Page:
Foreword | August 05, 2019
Our literature came into a sense of purpose and identity after the Civil War, during the rise of the magazine as a widespread source of American writers. While there was an urgent need to see the United States as a unified nation, there was at the same time—among writers such as Harriet Beecher Stowe, Kate Chopin, and Mark Twain–an interest in the variety of America’s culture, history and geography that came to be called the Local Color movement. “Americana” is a plural noun—naturally so, since it celebrates diversity in the histories, dialects, and customs of different areas of the nation.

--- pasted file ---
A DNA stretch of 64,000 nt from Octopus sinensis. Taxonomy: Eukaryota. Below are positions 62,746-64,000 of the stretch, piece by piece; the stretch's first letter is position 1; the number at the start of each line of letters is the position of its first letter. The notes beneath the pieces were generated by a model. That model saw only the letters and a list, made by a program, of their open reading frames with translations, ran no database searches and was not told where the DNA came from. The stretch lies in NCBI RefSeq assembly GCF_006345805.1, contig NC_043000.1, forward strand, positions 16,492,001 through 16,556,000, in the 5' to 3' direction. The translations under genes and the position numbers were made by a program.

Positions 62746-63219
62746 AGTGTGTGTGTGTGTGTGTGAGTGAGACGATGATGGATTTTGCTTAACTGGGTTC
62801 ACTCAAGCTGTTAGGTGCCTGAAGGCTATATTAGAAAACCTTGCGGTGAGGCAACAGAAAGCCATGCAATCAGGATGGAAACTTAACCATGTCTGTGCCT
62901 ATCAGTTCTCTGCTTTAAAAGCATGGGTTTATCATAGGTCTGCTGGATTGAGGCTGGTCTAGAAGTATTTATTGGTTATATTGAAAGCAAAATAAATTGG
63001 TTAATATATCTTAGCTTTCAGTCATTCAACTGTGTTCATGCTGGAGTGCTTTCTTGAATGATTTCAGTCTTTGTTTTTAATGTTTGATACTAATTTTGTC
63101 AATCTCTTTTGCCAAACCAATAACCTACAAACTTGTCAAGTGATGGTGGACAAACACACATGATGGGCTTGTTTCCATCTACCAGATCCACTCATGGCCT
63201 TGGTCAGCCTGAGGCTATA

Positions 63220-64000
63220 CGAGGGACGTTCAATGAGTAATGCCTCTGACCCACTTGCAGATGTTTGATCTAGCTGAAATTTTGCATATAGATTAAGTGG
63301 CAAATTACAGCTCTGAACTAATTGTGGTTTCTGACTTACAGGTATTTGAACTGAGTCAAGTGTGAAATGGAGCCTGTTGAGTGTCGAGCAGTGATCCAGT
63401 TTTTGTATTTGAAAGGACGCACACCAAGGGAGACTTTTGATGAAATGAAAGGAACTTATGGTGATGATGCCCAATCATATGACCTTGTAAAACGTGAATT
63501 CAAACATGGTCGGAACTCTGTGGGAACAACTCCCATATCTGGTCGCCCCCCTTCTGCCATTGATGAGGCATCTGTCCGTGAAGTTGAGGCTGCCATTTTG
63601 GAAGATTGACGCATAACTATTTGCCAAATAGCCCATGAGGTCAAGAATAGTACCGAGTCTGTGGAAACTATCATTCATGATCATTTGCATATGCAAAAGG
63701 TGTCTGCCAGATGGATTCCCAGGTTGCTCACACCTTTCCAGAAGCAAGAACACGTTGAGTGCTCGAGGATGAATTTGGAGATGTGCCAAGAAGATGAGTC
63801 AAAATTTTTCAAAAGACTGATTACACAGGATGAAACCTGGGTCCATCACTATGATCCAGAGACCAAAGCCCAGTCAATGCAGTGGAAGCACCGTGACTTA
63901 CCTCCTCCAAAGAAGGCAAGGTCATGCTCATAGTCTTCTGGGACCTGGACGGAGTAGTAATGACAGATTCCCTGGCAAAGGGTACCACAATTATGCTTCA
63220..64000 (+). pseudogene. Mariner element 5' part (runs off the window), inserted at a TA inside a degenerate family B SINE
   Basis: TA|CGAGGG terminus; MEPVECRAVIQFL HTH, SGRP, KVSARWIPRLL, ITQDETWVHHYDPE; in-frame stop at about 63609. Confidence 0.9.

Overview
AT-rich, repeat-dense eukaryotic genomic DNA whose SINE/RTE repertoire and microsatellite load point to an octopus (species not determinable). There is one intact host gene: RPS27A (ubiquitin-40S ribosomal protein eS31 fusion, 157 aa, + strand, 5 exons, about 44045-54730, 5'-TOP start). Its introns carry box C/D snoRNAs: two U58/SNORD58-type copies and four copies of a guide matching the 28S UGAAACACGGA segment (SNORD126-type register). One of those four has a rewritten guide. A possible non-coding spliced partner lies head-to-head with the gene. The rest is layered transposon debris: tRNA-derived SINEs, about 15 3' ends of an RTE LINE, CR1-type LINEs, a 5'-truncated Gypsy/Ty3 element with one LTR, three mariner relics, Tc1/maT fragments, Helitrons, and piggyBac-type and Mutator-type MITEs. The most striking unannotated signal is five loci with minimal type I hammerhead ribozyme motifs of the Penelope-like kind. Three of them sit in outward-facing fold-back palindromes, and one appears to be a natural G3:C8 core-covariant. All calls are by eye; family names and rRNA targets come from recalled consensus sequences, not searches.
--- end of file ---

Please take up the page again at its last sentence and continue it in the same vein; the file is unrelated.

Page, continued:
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SEE THE ISSUE
Aug 05 2019
Our literature came into a sense of purpose and identity after the Civil War, during the rise of the magazine as a widespread source of American writers. While there was
Apr 23 2019
It could be argued that in earlier centuries the sciences evolved no more quickly than other areas of thought. Until the Enlightenment was well under way, there were significant gains
Jan 24 2019
This issue’s story “Relatable Influence” by Bradley Bazzle calls to mind the change in the word “influencer” over the last few years from referring to someone who has a significant